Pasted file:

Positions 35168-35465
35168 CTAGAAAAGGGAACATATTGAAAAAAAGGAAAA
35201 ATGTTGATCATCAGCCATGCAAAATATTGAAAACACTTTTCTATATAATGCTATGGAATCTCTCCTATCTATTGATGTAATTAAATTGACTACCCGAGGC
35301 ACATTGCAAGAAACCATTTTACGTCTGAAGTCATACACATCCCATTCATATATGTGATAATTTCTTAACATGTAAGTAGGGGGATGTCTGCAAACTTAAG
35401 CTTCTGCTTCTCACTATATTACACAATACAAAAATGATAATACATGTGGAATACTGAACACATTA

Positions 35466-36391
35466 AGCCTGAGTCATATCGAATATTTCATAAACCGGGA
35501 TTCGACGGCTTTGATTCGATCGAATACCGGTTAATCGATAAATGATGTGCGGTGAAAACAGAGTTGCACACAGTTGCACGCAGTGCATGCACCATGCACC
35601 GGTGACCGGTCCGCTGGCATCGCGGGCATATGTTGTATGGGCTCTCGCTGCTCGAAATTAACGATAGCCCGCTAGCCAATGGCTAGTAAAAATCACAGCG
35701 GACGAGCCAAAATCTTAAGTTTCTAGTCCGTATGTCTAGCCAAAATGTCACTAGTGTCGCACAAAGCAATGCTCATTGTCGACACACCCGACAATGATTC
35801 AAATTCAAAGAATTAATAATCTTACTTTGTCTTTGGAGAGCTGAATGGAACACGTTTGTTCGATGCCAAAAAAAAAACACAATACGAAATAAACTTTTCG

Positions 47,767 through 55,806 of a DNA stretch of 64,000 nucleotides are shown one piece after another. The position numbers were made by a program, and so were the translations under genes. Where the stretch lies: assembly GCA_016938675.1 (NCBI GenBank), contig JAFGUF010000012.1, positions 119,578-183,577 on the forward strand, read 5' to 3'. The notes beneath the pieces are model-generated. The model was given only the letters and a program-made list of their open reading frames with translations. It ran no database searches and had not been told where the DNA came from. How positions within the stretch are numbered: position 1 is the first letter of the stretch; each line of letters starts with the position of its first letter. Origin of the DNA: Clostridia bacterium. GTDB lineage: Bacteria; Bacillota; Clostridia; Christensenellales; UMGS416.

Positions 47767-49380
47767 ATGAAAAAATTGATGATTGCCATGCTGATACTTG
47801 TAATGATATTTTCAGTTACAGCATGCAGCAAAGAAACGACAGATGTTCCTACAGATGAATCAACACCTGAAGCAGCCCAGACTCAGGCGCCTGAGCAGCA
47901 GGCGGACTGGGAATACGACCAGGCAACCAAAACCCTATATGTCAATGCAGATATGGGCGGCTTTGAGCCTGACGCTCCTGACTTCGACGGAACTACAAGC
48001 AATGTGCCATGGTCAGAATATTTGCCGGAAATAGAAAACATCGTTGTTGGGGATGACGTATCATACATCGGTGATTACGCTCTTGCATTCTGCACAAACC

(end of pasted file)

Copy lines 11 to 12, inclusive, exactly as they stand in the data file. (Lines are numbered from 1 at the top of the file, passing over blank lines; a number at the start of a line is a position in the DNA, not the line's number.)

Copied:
35801 AAATTCAAAGAATTAATAATCTTACTTTGTCTTTGGAGAGCTGAATGGAACACGTTTGTTCGATGCCAAAAAAAAAACACAATACGAAATAAACTTTTCG

Positions 47,767 through 55,806 of a DNA stretch of 64,000 nucleotides are shown one piece after another. The position numbers were made by a program, and so were the translations under genes. Where the stretch lies: assembly GCA_016938675.1 (NCBI GenBank), contig JAFGUF010000012.1, positions 119,578-183,577 on the forward strand, read 5' to 3'. The notes beneath the pieces are model-generated. The model was given only the letters and a program-made list of their open reading frames with translations. It ran no database searches and had not been told where the DNA came from. How positions within the stretch are numbered: position 1 is the first letter of the stretch; each line of letters starts with the position of its first letter. Origin of the DNA: Clostridia bacterium. GTDB lineage: Bacteria; Bacillota; Clostridia; Christensenellales; UMGS416.